TopicAre There Alternatives to Taking Statin Drugs?
The polypill isn't new. This "magic bullet" was the brainchild PhysioTru Review of two British professors at University of London in 2003. They theorized that combining a statin drug to lower cholesterol, three different drugs to control blood pressure, and a low dose of aspirin into one pill would help reduce heart disease. And they thought that In the first trial, researchers from McMaster University in Canada and St. John's Medical College in Bangalore, tested a version of the polypill on 2,000 people in 50 medical centers in India. The average age was 54, and all of the participants had at least one risk factor for heart disease - high blood pressure, high cholesterol, obesity, diabetes, or cigarette smoking. Four hundred of the participants were given the polypill. The rest were placed in eight groups of 200 and given either individual components of the pill or various combinations. compared to groups given no blood pressure medicines, those who got the polypill lowered their systolic blood pressure (the top number) by more than seven units and their diastolic (the bottom number) by about six - comparable to levels for people who were given the three drugs without aspirin and the cholesterol drug. LDL (bad) cholesterol dropped 23 percent on the polypill versus 28 percent in those taking the statin drug separately. Triglycerides dropped 10 percent on the combo pill compared to 20 percent with individual statin use. Neither pill affected levels of HDL, the good cholesterol. Anti-clotting effects seemed the same with the polypill as with aspirin alone.
Even though medical experts across TV are giddy with excitement over the prospect of a polypill, the study results were really pretty modest. The truth is, the doses used in this study were low, and most of the participants had only moderately high blood pressure to start with. But what about those who really are at high risk? Would these low doses even make a dent in their chances of suffering a heart attack or stroke? And what about side effects? According to the researchers, the side effects of taking the polypill aren't any worse than if the participants had taken each drug individually. But does that mean it's safe just because it doesn't increase side effects? Not on your life! Statins have been linked to muscle pain and muscle weakness. While muscle pain and muscle weakness might sound ordinary enough, because of the way statins can act in the body, they're potentially dangerous side effects of statin use. Another is memory loss. Anyone who is taking statin drugs for any reason - even at low doses - should be aware of these side effects. Oh, and lest I forget, statin drugs also deplete your body of Coenzyme Q10.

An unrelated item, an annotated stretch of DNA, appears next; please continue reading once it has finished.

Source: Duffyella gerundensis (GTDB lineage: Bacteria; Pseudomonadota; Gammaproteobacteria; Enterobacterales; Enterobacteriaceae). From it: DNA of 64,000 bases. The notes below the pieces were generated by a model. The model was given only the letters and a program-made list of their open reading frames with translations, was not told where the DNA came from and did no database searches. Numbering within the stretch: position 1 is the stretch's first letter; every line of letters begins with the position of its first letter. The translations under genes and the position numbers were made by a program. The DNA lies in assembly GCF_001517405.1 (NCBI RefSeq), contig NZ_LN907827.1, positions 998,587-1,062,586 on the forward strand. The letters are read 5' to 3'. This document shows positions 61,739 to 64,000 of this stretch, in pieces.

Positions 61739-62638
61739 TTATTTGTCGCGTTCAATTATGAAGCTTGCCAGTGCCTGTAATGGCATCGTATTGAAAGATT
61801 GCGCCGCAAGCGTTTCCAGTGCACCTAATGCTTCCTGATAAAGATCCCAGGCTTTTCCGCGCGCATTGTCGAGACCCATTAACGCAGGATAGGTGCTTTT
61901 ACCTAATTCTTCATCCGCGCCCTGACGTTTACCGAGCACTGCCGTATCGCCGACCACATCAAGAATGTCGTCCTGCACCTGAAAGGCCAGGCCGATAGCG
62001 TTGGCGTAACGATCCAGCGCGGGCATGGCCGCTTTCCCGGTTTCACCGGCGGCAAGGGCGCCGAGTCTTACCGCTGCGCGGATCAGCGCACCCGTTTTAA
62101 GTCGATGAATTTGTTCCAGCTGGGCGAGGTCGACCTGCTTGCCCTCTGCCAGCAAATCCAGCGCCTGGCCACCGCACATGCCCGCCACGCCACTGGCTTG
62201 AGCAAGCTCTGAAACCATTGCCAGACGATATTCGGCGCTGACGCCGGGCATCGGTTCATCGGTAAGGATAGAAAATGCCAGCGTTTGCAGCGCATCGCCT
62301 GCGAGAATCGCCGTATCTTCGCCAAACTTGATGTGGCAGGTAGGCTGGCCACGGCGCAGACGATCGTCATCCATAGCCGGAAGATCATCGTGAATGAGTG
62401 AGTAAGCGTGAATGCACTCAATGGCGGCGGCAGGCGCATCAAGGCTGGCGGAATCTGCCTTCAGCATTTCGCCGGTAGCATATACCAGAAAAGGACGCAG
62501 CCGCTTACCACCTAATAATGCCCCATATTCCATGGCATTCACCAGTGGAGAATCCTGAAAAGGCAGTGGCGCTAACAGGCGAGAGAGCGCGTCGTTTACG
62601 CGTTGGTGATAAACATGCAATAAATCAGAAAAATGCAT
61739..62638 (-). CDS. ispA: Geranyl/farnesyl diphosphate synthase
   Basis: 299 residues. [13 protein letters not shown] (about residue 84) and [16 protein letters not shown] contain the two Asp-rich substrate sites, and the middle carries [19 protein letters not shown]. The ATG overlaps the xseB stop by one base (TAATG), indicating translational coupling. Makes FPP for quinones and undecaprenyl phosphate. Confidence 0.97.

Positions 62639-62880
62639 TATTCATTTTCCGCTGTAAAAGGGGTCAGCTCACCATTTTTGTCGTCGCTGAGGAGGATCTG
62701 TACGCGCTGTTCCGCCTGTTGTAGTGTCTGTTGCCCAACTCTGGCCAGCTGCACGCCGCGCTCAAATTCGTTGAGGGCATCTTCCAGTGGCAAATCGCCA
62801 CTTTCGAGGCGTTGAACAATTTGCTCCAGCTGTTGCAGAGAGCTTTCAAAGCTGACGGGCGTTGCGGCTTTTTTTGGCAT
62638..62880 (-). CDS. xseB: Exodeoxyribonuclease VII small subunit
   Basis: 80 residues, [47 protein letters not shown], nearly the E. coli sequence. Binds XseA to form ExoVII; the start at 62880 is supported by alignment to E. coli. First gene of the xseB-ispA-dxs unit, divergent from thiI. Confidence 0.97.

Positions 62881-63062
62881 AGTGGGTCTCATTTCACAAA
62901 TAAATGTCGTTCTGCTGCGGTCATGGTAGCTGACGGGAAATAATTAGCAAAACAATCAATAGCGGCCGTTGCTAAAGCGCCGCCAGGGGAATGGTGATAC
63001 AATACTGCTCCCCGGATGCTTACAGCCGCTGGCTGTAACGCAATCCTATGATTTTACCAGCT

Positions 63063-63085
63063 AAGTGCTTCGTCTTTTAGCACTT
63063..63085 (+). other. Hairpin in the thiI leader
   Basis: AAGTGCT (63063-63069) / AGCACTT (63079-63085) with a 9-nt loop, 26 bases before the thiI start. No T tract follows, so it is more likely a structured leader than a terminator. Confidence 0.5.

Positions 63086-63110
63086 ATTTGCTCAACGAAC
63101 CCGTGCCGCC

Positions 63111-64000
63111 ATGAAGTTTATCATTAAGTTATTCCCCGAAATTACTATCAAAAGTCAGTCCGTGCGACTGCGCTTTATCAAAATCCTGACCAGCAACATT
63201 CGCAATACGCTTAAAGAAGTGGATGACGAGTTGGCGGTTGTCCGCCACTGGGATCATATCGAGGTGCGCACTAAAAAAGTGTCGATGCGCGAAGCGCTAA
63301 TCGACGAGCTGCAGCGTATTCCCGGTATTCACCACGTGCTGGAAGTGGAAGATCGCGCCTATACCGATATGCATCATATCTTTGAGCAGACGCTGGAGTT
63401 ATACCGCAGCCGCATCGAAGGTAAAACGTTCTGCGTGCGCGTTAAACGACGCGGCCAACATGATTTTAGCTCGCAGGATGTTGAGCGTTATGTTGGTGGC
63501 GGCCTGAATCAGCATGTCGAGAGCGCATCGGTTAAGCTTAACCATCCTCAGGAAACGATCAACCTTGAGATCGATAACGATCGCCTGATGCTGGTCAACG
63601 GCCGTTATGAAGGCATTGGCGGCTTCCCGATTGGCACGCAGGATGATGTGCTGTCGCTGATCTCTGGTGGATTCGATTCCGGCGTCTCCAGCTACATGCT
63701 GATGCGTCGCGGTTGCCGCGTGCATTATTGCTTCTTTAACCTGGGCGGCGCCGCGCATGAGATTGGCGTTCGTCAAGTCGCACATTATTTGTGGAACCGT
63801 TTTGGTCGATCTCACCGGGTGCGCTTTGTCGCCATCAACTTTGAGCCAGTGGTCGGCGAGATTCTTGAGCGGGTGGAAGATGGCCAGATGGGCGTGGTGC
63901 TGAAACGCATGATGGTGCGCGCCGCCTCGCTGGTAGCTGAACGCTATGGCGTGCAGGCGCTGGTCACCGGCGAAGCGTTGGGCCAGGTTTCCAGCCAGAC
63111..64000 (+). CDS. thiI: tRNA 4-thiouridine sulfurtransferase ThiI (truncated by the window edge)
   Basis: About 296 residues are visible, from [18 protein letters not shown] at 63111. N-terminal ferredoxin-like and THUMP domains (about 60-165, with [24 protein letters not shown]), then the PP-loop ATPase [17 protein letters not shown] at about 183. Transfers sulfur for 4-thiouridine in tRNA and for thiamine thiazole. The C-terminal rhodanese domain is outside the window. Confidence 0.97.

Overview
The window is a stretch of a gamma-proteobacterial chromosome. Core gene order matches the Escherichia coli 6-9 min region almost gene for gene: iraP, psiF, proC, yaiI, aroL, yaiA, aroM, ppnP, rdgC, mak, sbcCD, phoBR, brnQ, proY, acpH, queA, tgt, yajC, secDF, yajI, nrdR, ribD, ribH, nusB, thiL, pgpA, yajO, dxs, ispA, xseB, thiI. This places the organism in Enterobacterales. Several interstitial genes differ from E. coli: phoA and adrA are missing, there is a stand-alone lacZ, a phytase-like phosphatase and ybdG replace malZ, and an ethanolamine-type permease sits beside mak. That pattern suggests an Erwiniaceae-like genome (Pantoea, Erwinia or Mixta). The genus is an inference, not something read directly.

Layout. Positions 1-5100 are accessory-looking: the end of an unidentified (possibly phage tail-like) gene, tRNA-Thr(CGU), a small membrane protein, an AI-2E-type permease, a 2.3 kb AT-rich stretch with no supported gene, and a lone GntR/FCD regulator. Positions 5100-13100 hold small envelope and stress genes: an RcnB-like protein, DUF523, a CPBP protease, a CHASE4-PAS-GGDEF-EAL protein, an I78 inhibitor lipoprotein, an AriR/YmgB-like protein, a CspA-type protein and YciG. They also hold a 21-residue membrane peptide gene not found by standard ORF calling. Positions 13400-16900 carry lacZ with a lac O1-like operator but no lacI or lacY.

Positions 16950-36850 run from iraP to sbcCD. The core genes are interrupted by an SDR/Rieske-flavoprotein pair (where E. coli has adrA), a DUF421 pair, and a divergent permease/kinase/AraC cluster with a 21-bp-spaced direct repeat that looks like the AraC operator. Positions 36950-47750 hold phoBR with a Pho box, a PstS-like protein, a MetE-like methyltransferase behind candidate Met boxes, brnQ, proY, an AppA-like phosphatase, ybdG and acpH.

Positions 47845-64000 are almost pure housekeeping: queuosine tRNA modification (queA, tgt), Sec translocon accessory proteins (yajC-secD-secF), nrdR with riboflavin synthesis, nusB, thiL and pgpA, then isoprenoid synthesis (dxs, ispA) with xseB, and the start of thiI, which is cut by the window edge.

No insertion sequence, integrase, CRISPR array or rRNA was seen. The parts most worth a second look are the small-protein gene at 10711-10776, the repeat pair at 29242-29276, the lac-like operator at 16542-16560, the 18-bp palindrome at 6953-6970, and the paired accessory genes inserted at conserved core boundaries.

Two of the blood pressure medications used in the polypill can trigger cold fingers or toes, diarrhea, dizziness, drowsiness, headache, a lack of energy, and nausea. More serious side effects include a slow heartbeat or the symptoms of asthma. You might also experience impotence. The diuretic used can significantly lower your potassium levels. But it can also boost your cholesterol and triglyceride levels, as well as homocysteine, a toxic amino acid byproduct that has been associated with atherosclerosis. Fortunately, you don't have to buy into the polypill. Researchers at the University of Arizona recently found a supplement that does everything the polypill does, plus some! In a double-blind clinical trial of 48 patients with both Type II diabetes and high blood pressure, pycnogenol lowered blood pressure and reduced LDL cholesterol. Earlier research suggests that this pine bark extract may also boost HDL cholesterol levels, improve circulation, and prevent platelet aggregation. And, unlike the polypill, pycnogenol has a high flavonoid content that makes it an exceptional antioxidant.